Habitable Zones & Global Climate

The HOSTS survey: Evidence For An Extended Dust Disk And Constraints On The Presence Of Giant Planets In The Habitable Zone Of β Leo

By Keith Cowing
March 8, 2021
Filed under
The HOSTS survey: Evidence For An Extended Dust Disk And Constraints On The Presence Of Giant Planets In The Habitable Zone Of β Leo
LBTI/NOMIC final reduced image of β Leo at N’ band. The star light is removed through nulling interferometry, keeping only the frames where the null depth is below 12%. The total integration time amounts to 920 seconds and the images were binned by 2×2 pixels. The RDI processing was performed using the calibrator HD109742 and the PSF was reconstructed using the full-frame PCA method, keeping only four principal components. The Earth-Equivalent Insolation Distance (EEID) of β Leo is represented by the solid line circle at a radius of 335 mas. The colorbar is given in ADU.

The young (50-400 Myr) A3V star β Leo is a primary target to study the formation history and evolution of extrasolar planetary systems as one of the few stars with known hot (∼1600∘K), warm (∼600∘K), and cold (∼120∘K) dust belt components.

In this paper, we present deep mid-infrared measurements of the warm dust brightness obtained with the Large Binocular Telescope Interferometer (LBTI) as part of its exozodiacal dust survey (HOSTS). The measured excess is 0.47\%±0.050\% within the central 1.5 au, rising to 0.81\%±0.026\% within 4.5 au, outside the habitable zone of β~Leo. This dust level is 50 ± 10 times greater than in the solar system’s zodiacal cloud. Poynting-Robertson drag on the cold dust detected by Spitzer and Herschel under-predicts the dust present in the habitable zone of β~Leo, suggesting an additional delivery mechanism (e.g.,~comets) or an additional belt at ∼5.5 au.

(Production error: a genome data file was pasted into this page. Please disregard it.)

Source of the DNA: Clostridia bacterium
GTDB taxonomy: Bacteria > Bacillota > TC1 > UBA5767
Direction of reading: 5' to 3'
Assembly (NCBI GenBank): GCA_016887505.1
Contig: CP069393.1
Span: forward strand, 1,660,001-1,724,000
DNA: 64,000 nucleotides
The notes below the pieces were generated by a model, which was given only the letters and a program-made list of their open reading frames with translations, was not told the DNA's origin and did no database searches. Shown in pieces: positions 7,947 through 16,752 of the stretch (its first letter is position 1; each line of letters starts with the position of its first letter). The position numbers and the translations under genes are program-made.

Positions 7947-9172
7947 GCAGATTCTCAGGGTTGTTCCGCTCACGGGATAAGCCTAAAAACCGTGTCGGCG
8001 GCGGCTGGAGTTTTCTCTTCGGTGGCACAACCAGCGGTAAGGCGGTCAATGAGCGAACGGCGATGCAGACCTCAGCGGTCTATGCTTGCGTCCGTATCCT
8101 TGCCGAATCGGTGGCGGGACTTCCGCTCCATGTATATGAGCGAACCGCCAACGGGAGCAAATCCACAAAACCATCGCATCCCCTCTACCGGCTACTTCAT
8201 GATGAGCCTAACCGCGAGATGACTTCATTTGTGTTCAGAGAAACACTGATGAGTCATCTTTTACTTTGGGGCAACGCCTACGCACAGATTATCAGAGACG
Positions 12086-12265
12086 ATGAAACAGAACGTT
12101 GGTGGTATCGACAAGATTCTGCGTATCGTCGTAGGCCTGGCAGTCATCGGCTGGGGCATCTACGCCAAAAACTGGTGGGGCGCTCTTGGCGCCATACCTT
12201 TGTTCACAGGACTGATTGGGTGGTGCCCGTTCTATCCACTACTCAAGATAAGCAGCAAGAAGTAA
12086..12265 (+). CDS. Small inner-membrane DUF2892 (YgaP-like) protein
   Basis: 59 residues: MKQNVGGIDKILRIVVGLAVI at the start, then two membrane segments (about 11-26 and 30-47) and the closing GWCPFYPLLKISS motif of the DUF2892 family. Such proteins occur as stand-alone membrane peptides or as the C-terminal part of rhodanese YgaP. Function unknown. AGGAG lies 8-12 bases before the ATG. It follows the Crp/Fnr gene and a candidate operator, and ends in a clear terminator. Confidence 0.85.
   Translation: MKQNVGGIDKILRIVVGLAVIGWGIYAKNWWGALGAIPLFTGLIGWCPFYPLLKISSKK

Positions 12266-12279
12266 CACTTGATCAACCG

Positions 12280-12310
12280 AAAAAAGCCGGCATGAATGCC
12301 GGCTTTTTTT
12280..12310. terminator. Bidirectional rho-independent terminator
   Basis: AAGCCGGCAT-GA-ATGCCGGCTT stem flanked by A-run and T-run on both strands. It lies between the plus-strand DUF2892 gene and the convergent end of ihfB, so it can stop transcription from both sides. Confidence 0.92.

A model of these dust components is provided which implies the absence of planets more than a few Saturn masses between ∼5 au and the outer belt at ∼40 au. We also observationally constrain giant planets with the LBTI imaging channel at 3.8~μm wavelength. Assuming an age of 50 Myr, any planet in the system between approximately 5 au to 50 au must be less than a few Jupiter masses, consistent with our dust model. Taken together, these observations showcase the deep contrasts and detection capabilities attainable by the LBTI for both warm exozodiacal dust and giant exoplanets in or near the habitable zone of nearby stars.

D. Defrère, P.M. Hinz, G.M. Kennedy, J. Stone, J. Rigley, S. Ertel, A. Gaspar, V.P. Bailey, W.F. Hoffmann, B. Mennesson, R. Millan-Gabet, W.C. Danchi, O. Absil, P. Arbo, C. Beichman, M. Bonavita, G. Brusa, G. Bryden, E.C. Downey, S. Esposito, P. Grenz, C. Haniff, J.M. Hill, J.M. Leisenring, J.R. Males, T.J. McMahon, M. Montoya, K.M. Morzinski, E. Pinna, A. Puglisi, G. Rieke, A. Roberge, H. Rousseau, E. Serabyn, E. Spalding, A.J. Skemer, K. Stapelfeldt, K. Su, A. Vaz, A.J. Weinberger, M.C. Wyatt

Comments: 11 pages, 9 figures, accepted for publication in Astronomical Journal
Subjects: Earth and Planetary Astrophysics (astro-ph.EP); Solar and Stellar Astrophysics (astro-ph.SR)
Cite as: arXiv:2103.03268 [astro-ph.EP] (or arXiv:2103.03268v1 [astro-ph.EP] for this version)
Submission history
From: Denis Defrère
[v1] Thu, 4 Mar 2021 19:05:09 UTC (5,316 KB)
Astrobiology, Astrochemistry,

SpaceRef co-founder, Explorers Club Fellow, ex-NASA, Away Teams, Journalist, Space & Astrobiology, Lapsed climber.